“Rocketman” opened in theaters on May 31. It’s directed by Dexter Fletcher, the filmmaker who finished “Bohemian Rhapsody” after Bryan Singer was fired from that production, and both films tell the true stories of the trials and tribulations of queer rock stars — Freddie Mercury in “Rhapsody” and now Elton John in “Rocketman.” But while many critics rejected the earlier film, now they’re rallying around the new one.
As of this writing “Rocketman” has a MetaCritic score of 73 based on 43 reviews: 33 positive, 10 mixed, and none outright negative. And it has a Rotten Tomatoes freshness rating of 89% (172 positive, only 21 negative). That’s a marked improvement from “Bohemian Rhapsody,” whose critical consensus was 24 points lower on MetaCritic and 28% lower on Rotten Tomatoes.
But despite its mixed reviews, “Rhapsody” was a resounding success, grossing almost $1 billion worldwide and winning four Oscars out of its five nominations: Best Actor (Rami Malek), Best Film Editing, Best Sound Editing and Best Sound Mixing. The only nomination it lost was the big one: Best Picture.
So if “Rhapsody” could do that well with audiences and the academy without widespread critical support, could “Rocketman” do even better. The film stars Taron Egerton as Elton John, and his performance is “excellent” and full of “thrills and vulnerability,” according to reviewers. And Fletcher is getting credit for his work behind the camera to create a “dizzy, bedazzling biopic” with as much vibrancy and luster as the main character himself.
Check out some of the reviews below, and join the discussion on this and more with your fellow movie fans in our forums.
Leah Greenblatt (Entertainment Weekly): “A dizzy, bedazzling biopic that leaves no sequin or fantasy sequence unturned, ‘Rocketman’ is about as subtle as its famously outré muse. But there’s a lot of Technicolor flair in Dexter Fletcher’s flamboyant study of Elton John — and a beating heart in British actor Taron Egerton’s portrayal.”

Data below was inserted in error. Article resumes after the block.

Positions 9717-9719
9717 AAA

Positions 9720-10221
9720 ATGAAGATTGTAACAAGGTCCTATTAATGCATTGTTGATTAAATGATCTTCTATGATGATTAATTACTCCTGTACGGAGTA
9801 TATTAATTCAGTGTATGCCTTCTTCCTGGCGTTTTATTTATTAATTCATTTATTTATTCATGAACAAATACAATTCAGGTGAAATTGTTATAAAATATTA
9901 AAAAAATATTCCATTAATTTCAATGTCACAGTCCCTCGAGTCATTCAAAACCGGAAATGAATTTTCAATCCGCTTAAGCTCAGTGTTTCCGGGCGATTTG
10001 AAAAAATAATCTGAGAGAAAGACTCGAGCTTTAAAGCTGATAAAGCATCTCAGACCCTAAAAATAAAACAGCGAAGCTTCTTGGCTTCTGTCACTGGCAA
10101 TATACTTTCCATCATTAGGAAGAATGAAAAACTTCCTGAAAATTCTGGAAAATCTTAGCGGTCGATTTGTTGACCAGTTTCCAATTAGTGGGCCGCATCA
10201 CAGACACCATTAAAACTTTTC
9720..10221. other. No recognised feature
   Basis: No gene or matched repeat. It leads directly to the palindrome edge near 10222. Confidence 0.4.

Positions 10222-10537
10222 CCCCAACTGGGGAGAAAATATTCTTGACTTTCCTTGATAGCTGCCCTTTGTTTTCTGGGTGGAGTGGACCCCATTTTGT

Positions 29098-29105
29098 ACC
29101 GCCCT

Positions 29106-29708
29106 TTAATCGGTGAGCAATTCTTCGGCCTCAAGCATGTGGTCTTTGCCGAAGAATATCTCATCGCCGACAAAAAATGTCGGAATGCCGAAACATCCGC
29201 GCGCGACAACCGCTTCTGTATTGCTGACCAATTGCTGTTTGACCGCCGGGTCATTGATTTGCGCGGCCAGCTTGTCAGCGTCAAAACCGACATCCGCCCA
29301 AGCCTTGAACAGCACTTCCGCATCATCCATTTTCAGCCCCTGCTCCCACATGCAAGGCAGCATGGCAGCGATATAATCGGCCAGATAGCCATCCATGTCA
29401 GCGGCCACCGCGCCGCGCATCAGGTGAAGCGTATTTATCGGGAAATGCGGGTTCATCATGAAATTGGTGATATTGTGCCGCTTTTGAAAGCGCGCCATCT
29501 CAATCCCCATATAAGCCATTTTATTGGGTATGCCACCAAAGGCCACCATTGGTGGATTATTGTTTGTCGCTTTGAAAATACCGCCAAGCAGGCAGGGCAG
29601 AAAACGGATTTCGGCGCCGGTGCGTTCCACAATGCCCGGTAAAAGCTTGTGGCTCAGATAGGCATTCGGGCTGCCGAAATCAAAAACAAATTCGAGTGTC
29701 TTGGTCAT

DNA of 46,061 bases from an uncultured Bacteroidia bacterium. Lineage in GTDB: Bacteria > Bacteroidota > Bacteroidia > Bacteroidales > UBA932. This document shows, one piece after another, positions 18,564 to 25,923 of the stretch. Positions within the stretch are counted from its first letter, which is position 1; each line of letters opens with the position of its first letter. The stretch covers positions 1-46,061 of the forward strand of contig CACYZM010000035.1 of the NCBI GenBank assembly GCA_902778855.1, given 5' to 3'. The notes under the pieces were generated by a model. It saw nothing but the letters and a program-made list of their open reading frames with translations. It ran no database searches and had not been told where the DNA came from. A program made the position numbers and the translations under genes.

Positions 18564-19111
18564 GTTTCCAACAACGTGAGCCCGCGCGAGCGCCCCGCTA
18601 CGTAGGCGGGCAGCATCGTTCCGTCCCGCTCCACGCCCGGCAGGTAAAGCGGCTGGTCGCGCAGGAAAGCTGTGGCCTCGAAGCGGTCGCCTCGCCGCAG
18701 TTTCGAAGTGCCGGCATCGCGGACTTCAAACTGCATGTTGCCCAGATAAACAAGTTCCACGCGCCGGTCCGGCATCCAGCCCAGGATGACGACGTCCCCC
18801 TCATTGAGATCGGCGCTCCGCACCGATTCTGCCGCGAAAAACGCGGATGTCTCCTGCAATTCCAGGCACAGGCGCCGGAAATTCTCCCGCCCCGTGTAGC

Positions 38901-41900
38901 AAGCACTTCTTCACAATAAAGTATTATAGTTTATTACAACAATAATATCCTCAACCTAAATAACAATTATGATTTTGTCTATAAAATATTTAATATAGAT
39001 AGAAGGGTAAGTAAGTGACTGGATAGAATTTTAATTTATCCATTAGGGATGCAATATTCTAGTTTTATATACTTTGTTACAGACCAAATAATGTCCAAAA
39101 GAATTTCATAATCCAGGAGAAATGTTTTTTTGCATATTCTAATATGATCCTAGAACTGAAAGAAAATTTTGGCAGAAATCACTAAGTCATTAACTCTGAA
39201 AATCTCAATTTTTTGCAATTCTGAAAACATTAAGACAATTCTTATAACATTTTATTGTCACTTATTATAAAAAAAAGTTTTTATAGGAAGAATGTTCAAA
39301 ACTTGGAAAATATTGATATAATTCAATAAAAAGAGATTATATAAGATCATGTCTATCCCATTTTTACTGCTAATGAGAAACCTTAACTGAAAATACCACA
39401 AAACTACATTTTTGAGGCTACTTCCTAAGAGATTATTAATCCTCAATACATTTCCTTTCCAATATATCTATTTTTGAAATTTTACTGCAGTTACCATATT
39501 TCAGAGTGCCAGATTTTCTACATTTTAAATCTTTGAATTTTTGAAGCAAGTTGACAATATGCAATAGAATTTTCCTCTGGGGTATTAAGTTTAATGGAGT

Stephanie Zacharek (Time): “‘Rocketman’ is magnificent and ridiculous, a feathered melanage of clichés and originality, of respectful homage and unrepentant nostalgia. Sometimes it’s comfortingly conventional; other times it’s gloriously off the charts. Even when it doesn’t quite work, it’s just so damn alive, meeting right at the intersection of the human heartbeat and the also-human love for shiny things.”
Christy Lemire (RogerEbert.com): “This is not exactly a warts-and-all portrayal; even moments of John’s selfish and self-destructive behavior eventually are fodder for a greater redemption tale. And yet … and yet. Egerton gives a performance with such thrills and vulnerability, such charisma and pathos, that it’s hard not to be wowed.”
Alissa Wilkinson (Vox): “It’s a biopic and a jukebox musical and a romance, and also a movie about addiction, all crammed into a frenetic, jewel-studded ecstasy of a movie. And you know what? For the most part, I think it works … [Fletcher has] made a movie that is, above all, aggressively not bland. It opens with Elton John (Egerton, who is excellent throughout) in a fiery orange, campy sequined devil suit with horns.”